Massive loss of tropical bird species due to low-intensity farming, study finds
- Converting forests to farmland is driving the extinction of evolutionary distinct tropical birds
- Bird conservation benefits more from land-sparing than land-sharing
- More than 650 million years of evolutionary history lost through low-intensity farming
Tropical birds are facing an extinction crisis due to forests being converted into farmland, according to new research from the University of Sheffield.
The study, led by the University’s Department of Animal and Plant Sciences, suggests converting forests into farmland is causing massive losses of avian phylogenetic diversity – a measure of the evolutionary history of tropical bird species.
The international research team examined the effects of intensive farming practices in the Choco-Andes of Colombia and found that combining this with protecting large forest blocks under land-sparing would be more effective at preserving evolutionarily distinct tropical birds than land-sharing.
The Sheffield-led scientists also found that land-sharing causes a decline in the diversity of tropical bird species within a larger distance from forest.
Dr David Edwards from the University of Sheffield said: “Our research shows that converting tropical forests into farmland is causing dramatic species loss among tropical birds.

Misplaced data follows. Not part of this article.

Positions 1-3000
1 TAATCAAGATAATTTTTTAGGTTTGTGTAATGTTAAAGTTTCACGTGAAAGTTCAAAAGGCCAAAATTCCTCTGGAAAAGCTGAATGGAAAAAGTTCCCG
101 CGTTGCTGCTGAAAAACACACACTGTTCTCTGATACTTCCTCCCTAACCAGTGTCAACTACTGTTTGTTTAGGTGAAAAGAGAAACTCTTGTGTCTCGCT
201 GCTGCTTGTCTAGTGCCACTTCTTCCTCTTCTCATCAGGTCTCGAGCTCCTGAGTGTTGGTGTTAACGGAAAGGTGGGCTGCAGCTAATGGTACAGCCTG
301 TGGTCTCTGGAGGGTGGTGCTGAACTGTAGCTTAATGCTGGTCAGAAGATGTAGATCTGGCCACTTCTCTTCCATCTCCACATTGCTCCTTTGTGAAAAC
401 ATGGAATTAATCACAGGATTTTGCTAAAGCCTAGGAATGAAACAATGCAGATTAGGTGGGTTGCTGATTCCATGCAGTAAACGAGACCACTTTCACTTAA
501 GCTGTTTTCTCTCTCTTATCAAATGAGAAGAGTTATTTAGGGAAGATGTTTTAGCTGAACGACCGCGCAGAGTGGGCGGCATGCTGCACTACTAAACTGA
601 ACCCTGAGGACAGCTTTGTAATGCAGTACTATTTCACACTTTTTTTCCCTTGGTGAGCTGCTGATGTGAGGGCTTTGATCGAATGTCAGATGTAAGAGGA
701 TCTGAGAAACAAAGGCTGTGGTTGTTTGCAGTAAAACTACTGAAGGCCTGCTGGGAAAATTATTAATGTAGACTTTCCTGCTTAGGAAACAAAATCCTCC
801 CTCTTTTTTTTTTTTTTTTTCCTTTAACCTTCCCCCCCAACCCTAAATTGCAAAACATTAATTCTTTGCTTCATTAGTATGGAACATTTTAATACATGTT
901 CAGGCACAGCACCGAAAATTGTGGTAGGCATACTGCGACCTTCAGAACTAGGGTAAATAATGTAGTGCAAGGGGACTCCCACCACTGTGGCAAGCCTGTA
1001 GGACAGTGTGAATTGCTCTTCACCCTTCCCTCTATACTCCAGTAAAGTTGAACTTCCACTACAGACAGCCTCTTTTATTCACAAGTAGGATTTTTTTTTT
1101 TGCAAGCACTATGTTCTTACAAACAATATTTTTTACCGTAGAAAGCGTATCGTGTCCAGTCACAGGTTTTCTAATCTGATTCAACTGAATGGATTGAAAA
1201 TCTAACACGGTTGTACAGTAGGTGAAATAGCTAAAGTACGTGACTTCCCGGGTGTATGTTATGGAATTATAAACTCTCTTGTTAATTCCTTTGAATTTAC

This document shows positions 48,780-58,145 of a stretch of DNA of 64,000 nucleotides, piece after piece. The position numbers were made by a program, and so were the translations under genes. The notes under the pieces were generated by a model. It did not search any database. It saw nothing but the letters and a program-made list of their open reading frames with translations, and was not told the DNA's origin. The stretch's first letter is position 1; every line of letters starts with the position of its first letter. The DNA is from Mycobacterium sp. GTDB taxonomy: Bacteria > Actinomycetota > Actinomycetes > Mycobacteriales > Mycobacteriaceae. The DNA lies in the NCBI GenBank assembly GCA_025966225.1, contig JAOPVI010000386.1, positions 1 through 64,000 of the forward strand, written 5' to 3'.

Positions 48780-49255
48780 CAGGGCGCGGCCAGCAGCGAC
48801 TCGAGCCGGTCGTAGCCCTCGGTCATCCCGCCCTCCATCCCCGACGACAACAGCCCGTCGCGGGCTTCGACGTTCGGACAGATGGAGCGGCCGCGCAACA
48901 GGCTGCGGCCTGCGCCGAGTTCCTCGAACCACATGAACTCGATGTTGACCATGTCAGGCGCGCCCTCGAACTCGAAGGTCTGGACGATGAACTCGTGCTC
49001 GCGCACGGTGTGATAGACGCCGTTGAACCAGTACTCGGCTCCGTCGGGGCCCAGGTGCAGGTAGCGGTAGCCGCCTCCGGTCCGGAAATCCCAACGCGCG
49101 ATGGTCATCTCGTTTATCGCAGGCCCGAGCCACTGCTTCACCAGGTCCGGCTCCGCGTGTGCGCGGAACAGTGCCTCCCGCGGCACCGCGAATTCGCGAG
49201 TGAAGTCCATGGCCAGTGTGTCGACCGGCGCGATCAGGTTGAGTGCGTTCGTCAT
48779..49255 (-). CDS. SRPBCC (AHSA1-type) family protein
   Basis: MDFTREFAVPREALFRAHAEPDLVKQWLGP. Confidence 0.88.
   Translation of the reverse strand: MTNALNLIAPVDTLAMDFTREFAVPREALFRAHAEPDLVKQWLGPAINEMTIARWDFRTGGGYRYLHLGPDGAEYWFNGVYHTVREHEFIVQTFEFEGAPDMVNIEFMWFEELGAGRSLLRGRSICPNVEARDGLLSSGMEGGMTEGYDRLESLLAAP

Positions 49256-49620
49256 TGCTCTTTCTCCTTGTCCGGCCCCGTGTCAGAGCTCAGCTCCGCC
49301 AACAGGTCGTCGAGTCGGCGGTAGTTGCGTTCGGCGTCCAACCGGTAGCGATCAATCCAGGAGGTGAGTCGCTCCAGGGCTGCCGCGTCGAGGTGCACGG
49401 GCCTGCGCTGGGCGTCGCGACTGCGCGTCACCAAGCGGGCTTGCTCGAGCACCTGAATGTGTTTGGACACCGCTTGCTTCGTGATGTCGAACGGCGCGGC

“The idea behind the land-sharing method of farming is that the biodiversity of birds can be maintained at the same time as producing a low yield. However what we’ve found in this study is that farming intensively in one area while leaving large natural reserves untouched will save more evolutionary distinct species of bird.”
The researchers sampled birds in three study areas, each containing contiguous forest and cattle farms. While they found many bird species living within low-intensity farmland communities, those areas showed a loss of more than 650 million years of evolutionary history in comparison to the forest.
Dr Edwards and his colleagues then used landscape simulations to examine the outcomes of land-sharing versus land-sparing practices. Their analyses show that land-sharing becomes increasingly inferior to land-sparing as the distance from the intact forest grows.
Isolation from forest also leads to the loss of more evolutionary distinct species from communities within land-sharing landscapes – something which could be avoided with effective land-sparing.
“The Choco-Andes are a hotspot of endemism and have been widely impacted by low-intensity farming, making this one of the most threatened faunas on Earth,” Edwards added. “It is vital to consider how best to farm here, but also how to use this region as a model for how best to farm in other tropical locations.
“Our results underline the critical importance of halting the conversion of contiguous forests to farmland. If we fail to do so then we will see a vast array of the world’s most evolutionary distinct birds become extinct.”
The study predicts that even when significant wildlife-friendly habitat cover is retained, converting forest to low-intensity farmland will still result in a dramatic loss of evolutionary distinct tropical bird species.
Furthermore, pairing spared forests reserves with intensively managed farmland might best serve tropical conservation interests.
The study is published in the Cell Press journal Current Biology on 3 September 2015.
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